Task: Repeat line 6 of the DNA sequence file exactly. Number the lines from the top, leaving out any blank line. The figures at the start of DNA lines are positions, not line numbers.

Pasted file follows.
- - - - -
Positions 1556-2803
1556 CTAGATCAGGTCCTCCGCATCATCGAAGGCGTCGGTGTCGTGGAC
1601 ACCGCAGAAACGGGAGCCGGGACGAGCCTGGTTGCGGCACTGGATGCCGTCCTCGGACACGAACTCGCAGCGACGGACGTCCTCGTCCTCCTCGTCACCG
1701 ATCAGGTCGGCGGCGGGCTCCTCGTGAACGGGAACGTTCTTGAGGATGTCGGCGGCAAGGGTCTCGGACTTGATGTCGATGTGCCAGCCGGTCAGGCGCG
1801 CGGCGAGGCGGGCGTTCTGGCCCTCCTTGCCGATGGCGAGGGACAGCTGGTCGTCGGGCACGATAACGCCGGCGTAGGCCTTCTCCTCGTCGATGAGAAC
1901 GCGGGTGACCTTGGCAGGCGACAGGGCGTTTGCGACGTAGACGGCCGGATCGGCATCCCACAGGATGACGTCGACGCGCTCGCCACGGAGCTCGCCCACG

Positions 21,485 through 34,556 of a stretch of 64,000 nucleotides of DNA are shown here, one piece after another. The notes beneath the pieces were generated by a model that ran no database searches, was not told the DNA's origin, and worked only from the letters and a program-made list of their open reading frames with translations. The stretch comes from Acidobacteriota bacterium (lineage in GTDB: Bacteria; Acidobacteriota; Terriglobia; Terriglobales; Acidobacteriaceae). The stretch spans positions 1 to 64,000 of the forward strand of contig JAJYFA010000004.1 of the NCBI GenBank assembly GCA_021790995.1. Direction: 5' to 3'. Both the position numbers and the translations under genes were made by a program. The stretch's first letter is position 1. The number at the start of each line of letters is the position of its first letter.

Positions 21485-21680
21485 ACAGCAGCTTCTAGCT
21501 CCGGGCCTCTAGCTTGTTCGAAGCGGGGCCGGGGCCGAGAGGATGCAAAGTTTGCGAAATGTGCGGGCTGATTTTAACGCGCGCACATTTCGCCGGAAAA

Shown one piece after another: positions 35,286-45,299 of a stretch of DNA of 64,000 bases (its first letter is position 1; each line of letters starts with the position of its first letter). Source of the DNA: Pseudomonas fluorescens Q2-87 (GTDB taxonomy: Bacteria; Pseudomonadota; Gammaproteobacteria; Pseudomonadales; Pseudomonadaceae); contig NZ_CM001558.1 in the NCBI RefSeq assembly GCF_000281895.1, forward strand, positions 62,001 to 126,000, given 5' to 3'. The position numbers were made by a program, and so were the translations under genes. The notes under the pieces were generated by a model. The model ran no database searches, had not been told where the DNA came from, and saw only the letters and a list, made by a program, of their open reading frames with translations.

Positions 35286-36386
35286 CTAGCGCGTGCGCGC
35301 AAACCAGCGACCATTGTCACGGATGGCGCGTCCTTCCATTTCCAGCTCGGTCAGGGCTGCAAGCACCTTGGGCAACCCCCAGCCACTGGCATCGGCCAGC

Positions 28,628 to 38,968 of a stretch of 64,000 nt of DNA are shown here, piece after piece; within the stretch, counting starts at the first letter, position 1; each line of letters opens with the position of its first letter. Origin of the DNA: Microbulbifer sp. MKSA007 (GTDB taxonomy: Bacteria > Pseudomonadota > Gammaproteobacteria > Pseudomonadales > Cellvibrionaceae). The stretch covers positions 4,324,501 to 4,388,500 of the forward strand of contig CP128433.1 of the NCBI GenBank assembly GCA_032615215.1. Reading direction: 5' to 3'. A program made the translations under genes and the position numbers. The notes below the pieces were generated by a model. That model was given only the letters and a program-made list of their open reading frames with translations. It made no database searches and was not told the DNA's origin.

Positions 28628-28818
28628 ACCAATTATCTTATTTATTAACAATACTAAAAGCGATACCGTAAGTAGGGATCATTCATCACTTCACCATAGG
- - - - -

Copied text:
1901 GCGGGTGACCTTGGCAGGCGACAGGGCGTTTGCGACGTAGACGGCCGGATCGGCATCCCACAGGATGACGTCGACGCGCTCGCCACGGAGCTCGCCCACG